Let’s get back to the human element. You get to watch people all day, always a lovely profession. I have seen so many unbelievable things happen, in happy ways. I keep timing with my head sometimes because I am unable to use my feet to tap tempo because of my paralysis. So kids see this head bobbing and then start imitating me. Then parents are desperately digging out their cell phones to capture the moment. I feel so much pride. I felt like I was temporarily a member of the family! Another great kid story. I was busking in Holland Park in Surrey and playing a song called Oh Emma. When this young boy heard the music he did this head bob dance, but with his arms and legs working in perfection with the music. He looked like how the music sounded: fun, upbeat, crazy. I just can’t describe it to you. He was the music through dance. I have had two people who were tending to the life threatening cancer of their partner tell me they finally had some joy in their life during their trying times. So many people have told me “you made my day” that I have lost count. This is one of a FRACTION of “special moments”. You think this is “glorified begging” or “minor league music” now?

I have met amazing people. The Kits crowd alone is only one neighbourhood in Vancouver that I busk in, so each neighbourhood will have it’s cool folks you get to meet over and over again. These are beautiful people. I don’t drop names like some kinda star chaser, but some of these people are doing very well in the creative industries, and I find that no matter how much fame they have claimed, they are just normal people like everyone else. I like the street guys I meet, most of the time, and I have met all kinds of tech business folk, creatives, They tell me cool stories. A Juno award winner tells me about the dark underbelly in the music industry in Vancouver. I get to meet the stage manager for Elvis Costello, and his jaw dropped at my playing. It’s all too crazy, but every one of these connections happens because I busk. I met Harman, formerly of the CBC, and he did a mini doc on me. I’m not bragging here. I’m just conveying to you how awesome it is when you put yourself out there and you don’t do it to climb the ladder, but to uplift the people.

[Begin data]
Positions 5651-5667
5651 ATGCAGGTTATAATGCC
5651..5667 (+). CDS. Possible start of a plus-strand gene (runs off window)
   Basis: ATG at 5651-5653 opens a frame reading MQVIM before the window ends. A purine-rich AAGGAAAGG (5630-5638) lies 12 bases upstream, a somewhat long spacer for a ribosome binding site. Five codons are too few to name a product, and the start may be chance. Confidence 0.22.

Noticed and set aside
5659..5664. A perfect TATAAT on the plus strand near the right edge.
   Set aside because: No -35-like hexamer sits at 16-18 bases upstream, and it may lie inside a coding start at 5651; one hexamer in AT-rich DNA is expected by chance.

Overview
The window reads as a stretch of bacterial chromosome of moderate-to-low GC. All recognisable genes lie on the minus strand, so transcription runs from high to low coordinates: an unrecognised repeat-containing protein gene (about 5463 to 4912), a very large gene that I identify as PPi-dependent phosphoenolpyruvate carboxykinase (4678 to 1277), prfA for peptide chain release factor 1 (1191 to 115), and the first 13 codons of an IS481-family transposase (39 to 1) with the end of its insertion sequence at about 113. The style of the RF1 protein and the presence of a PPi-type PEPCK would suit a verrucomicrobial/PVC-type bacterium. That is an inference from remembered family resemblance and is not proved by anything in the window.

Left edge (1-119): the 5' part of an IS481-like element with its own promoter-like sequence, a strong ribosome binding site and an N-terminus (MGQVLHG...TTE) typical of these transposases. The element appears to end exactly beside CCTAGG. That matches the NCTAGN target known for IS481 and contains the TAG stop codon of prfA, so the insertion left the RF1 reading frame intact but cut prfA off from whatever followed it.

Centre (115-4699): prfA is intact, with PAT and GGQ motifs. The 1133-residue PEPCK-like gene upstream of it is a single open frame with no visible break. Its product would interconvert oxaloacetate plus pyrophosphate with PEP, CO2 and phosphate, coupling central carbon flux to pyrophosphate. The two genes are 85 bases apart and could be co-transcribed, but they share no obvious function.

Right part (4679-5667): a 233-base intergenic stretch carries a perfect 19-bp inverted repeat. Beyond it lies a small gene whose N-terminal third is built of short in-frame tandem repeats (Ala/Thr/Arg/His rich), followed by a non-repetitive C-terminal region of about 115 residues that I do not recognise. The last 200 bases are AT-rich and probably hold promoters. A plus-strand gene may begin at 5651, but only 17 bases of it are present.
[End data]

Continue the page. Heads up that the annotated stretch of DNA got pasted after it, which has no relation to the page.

Busking, however, I would say, is not for the faint of heart. You have to deal with tripping addicts. Homelessness directly. You see all walks and all kinds all the time. You learn not to do what I used to do: act like the aggressive little dog to scare them off. You win them over. You be kind. Other people I have met while busking, Phil Watts, JF, and Ryan Trevlon come to mind. These are beautiful souls in an imperfect world, teaching me the hard lessons they have learned.

Busking also teaches you the baseline (not the bassline lol) for getting paid in a venue. It establishes a minimum. This is a complex topic. Negotiations with venues and business associations are sometimes possible, sometimes inflexible. The recommended wage, according to the artists union for a musician is $315 for (I think) three hours time. That’s not what you get at all venues though. I had to work my ass off for venue gigs at the now defunct Fairview Pub to just get the door receipts and have to split them five ways, leaving me with 70 dollars for probably 10 hours work, if we include rehearsing, moving gear, set up, tear down, etc. Do you think that if I make 40-60 dollars an hour busking that I am going to go to a venue to give them free music? Sure, if it’s a coffee shop, a small restaurant, etc., no one is going to want to gouge the business. Tips in the venue do compensate, as does merchandise, for poor payment. Still though, busking does provide you with some ammo to get paid a fair wage.

As I was mentioning, this will end up being an organic post. So do check back, and maybe I’ll add some more things to this. Thank you for taking the time to read this. I ask of you that you subscribe to my newsletter to keep in touch with me. I have left social media. I am going to look at options for getting more hosting space so I can house some video on my site.

Much Love!

Keep on Diggin!

:Digger :Dan